Chris Cox (Presenter)
Colorado School of Mines
Bio: I received my B.S. in Microbiology and Biochemistry from the University of Oklahoma. I then studied under Dr. Michael Gilmore, first at the OU Med. School to obtain a Master’s in Microbiology, then at Harvard where I did my dissertation research and completed my Ph.D. I came to Mines as a postdoc to investigate the use of phages and various forms of mass spectrometry for molecular biomarker measurement and microorganism ID. Now, as a junior member of the research faculty as CSM, my research focuses on development of new bacterial and fungal diagnostics. By focusing on phage amplification or bacterial and fungal fatty acid measurement by LFI, MALDI or MOLI-MS, Raman spectrometry and lateral flow capillary concentration (LFCC) (a novel technology that I invented), we have developed more accurate, user-friendly diagnostic approaches with broad commercialization potential.
Authorship: C.R. Cox1*, K.R. Jensen2, N.R., Saichek1, P.B. Harrington3 and K.J. Voorhees1
(1)Advanced Biodetection Technology Laboratory Department of Chemistry Colorado School of Mines, Golden, CO U.S.A. (2)Osaka University, Osaka Japan. (3)Ohio University, Athens, Ohio
MALDI-TOF MS protein profiling has emerged as a rapid approach for clinical bacterial diagnostics. However, current methods do not address the increasing demand for antibiotic resistance profiling and often cannot accurately ID closely related phylotypes. As a result, additional culture-based tests are required to inform antibiotic therapy and confirm ID if protein-based methods fail. This adds significant time and expense, further delaying patient treatment and reducing the likelihood of positive therapeutic outcomes. We investigated metal oxide laser ionization (MOLI) MS fatty acid analysis as an alternative and achieved highly accurate simultaneous strain-level ID and resistance profiling of methicillin resistant Staphylococcus aureus and aminoglycoside, cephalosporin and fluoroquinolone resistant Pseudomonas aeruginosa.
MALDI-TOF MS protein analysis has emerged as a rapid approach for clinical bacterial diagnostics. However, current protein-based methods do not address the increasing demand for antibiotic resistance profiling and they often cannot differentiate closely related phylotypes that in many cases express similar if not identical proteins. This can result in misidentification or failure to provide any reliable identification at all. As a result, additional culture-based testing is typically required to better inform antibiotic therapy. This adds significant time and expense, further delaying patient treatment and reducing the likelihood of positive therapeutic outcomes.
New approaches that combine accurate ID and resistance profiling into a single rapid test would drastically reduce turnaround and improve treatment of drug resistant infections. To address this, we investigated metal oxide laser ionization mass spectrometry (MOLI MS) fatty acid analysis as a means of simultaneous strain-level ID and antibiotic resistance profiling. By focusing on bacterial lipids as diagnostic biomarkers rather than proteins, and by exploiting the unusual in situ catalytic propensity of the rare-earth lanthanide CeO2 to cleave taxonomically viable fatty acids from bacterial lipids, we obtained highly accurate and reproducible species- and strain-specific bacterial profiles using conventional MALDI instruments already widely in clinical use.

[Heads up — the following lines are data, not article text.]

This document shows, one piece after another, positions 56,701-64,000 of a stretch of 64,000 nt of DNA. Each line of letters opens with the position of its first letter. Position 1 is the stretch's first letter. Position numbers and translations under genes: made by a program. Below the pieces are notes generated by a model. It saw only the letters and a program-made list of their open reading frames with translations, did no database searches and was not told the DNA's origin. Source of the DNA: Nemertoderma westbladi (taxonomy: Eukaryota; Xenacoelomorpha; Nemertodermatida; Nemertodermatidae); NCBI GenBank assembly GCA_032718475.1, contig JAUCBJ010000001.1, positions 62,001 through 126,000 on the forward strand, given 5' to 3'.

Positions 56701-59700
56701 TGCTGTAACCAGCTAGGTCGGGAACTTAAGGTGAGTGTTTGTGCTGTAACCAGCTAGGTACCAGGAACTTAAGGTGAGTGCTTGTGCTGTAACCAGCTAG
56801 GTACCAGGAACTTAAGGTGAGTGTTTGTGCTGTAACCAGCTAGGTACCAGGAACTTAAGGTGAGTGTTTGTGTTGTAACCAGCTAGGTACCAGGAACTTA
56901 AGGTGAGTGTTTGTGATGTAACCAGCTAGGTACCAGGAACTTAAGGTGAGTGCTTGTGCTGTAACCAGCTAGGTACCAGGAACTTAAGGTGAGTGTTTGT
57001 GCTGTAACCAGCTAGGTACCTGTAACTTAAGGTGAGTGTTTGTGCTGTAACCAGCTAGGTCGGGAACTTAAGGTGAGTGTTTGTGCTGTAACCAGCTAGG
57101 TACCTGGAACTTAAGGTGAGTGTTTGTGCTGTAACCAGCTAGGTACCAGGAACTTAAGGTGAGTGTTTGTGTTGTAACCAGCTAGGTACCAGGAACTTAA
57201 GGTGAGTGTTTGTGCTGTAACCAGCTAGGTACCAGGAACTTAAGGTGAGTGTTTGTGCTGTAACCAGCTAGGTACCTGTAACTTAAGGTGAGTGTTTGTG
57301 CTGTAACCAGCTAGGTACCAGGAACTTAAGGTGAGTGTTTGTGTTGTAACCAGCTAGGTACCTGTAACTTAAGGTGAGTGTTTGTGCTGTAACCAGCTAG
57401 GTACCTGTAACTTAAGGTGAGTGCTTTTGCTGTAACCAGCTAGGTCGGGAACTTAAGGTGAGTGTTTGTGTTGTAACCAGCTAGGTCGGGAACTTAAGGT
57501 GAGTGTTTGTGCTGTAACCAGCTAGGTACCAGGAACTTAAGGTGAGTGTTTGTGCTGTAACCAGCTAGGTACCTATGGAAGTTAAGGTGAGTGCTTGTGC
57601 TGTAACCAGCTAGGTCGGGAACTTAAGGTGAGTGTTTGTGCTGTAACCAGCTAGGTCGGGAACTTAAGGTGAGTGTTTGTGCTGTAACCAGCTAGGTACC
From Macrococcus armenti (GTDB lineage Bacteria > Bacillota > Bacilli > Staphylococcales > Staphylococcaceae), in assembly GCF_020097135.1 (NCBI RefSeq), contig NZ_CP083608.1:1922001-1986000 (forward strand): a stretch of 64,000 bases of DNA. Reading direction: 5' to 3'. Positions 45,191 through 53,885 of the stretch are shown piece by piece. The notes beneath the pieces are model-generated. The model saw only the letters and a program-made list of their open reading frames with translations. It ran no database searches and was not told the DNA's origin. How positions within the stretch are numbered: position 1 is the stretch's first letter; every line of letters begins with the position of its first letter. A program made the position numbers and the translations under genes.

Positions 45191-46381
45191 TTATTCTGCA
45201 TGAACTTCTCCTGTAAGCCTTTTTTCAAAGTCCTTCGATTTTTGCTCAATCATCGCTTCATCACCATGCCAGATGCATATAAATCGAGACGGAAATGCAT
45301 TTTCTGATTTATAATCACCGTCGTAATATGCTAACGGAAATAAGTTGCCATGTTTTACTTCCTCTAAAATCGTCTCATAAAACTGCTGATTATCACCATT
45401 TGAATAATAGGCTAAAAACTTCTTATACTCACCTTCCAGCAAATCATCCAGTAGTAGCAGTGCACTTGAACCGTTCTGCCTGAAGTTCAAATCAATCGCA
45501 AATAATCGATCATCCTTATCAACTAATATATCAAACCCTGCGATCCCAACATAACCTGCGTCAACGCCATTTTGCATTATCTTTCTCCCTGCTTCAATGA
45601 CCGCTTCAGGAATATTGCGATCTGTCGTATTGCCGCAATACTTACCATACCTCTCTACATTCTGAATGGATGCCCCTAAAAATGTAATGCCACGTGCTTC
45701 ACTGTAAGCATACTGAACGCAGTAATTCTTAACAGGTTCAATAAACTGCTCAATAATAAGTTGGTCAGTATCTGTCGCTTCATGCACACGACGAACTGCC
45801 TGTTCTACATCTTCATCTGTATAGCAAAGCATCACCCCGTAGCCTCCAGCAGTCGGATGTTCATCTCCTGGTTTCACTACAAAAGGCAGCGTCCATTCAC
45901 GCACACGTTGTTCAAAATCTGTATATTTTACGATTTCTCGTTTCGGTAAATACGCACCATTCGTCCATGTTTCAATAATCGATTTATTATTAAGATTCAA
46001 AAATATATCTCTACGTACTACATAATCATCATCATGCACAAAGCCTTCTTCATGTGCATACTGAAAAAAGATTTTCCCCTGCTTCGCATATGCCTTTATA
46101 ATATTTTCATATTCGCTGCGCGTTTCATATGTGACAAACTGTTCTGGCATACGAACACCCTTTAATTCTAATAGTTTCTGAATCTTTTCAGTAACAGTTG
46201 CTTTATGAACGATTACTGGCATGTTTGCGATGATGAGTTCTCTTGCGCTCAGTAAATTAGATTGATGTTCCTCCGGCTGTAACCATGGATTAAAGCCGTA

MOLI MS fatty acid profiling resulted in reproducible classification at the species and strain level as determined by principal component analysis and statistically validated by leave–one-out cross validation. Notably, this approach simultaneously allowed for 100% accurate classification and differentiation of a diverse collection of Gram positive methicillin resistant and susceptible Staphylococcus aureus (MRSA/MSSA) isolates. Similarly, 98%, 96% and 90% correct classification of ceftazidime, ciprofloxacin and gentamicin resistant Gram negative P. aeruginosa was observed.
Conclusions & Discussion
Novel CeO2-catalyzed MALDI-TOF MS provides a more accurate alternative to protein-based methods. By coupling the catalytic activity of CeO2 with MALDI laser energy, we demonstrated in situ decomposition of bacterial lipids into taxonomically useful fatty acid constituents. This allowed for highly accurate ID and differentiation of MRSA and aminoglycoside, cephalosporin, and fluoroquinolone resistant P. aeruginosa. MRSA and MSSA were differentiated with 100% strain-level accuracy. Resistant and susceptible P. aeruginosa were differentiated with 90-98% strain-level accuracy. The primary advantages of this new diagnostic technique are the avoidance of misidentification of closely related phylotypes, greatly improved accuracy, and simultaneous ID and determination of antimicrobial resistance in a single rapid test, which can improve therapeutic management and infection control.
References & Acknowledgements:
IP Royalty: no
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